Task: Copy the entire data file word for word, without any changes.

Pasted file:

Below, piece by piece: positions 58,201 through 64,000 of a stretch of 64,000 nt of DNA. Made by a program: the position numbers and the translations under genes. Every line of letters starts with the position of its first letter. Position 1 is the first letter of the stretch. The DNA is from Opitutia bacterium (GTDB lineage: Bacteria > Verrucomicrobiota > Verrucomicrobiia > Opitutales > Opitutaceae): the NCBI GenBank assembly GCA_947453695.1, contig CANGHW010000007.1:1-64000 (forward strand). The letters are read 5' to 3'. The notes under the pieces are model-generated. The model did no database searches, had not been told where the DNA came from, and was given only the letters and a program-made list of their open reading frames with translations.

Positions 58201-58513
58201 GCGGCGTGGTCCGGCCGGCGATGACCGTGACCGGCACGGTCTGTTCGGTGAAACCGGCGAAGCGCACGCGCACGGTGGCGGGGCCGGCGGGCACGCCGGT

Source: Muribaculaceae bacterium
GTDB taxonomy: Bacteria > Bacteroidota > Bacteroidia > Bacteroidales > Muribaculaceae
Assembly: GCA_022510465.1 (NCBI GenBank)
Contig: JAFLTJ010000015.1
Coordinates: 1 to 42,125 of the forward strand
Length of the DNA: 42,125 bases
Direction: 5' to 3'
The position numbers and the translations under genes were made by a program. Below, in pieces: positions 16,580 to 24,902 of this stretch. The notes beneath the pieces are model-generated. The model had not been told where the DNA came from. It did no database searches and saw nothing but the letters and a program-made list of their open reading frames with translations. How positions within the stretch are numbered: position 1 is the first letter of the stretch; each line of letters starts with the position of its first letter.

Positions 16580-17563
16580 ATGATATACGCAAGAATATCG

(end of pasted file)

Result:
Below, piece by piece: positions 58,201 through 64,000 of a stretch of 64,000 nt of DNA. Made by a program: the position numbers and the translations under genes. Every line of letters starts with the position of its first letter. Position 1 is the first letter of the stretch. The DNA is from Opitutia bacterium (GTDB lineage: Bacteria > Verrucomicrobiota > Verrucomicrobiia > Opitutales > Opitutaceae): the NCBI GenBank assembly GCA_947453695.1, contig CANGHW010000007.1:1-64000 (forward strand). The letters are read 5' to 3'. The notes under the pieces are model-generated. The model did no database searches, had not been told where the DNA came from, and was given only the letters and a program-made list of their open reading frames with translations.

Positions 58201-58513
58201 GCGGCGTGGTCCGGCCGGCGATGACCGTGACCGGCACGGTCTGTTCGGTGAAACCGGCGAAGCGCACGCGCACGGTGGCGGGGCCGGCGGGCACGCCGGT

Source: Muribaculaceae bacterium
GTDB taxonomy: Bacteria > Bacteroidota > Bacteroidia > Bacteroidales > Muribaculaceae
Assembly: GCA_022510465.1 (NCBI GenBank)
Contig: JAFLTJ010000015.1
Coordinates: 1 to 42,125 of the forward strand
Length of the DNA: 42,125 bases
Direction: 5' to 3'
The position numbers and the translations under genes were made by a program. Below, in pieces: positions 16,580 to 24,902 of this stretch. The notes beneath the pieces are model-generated. The model had not been told where the DNA came from. It did no database searches and saw nothing but the letters and a program-made list of their open reading frames with translations. How positions within the stretch are numbered: position 1 is the first letter of the stretch; each line of letters starts with the position of its first letter.

Positions 16580-17563
16580 ATGATATACGCAAGAATATCG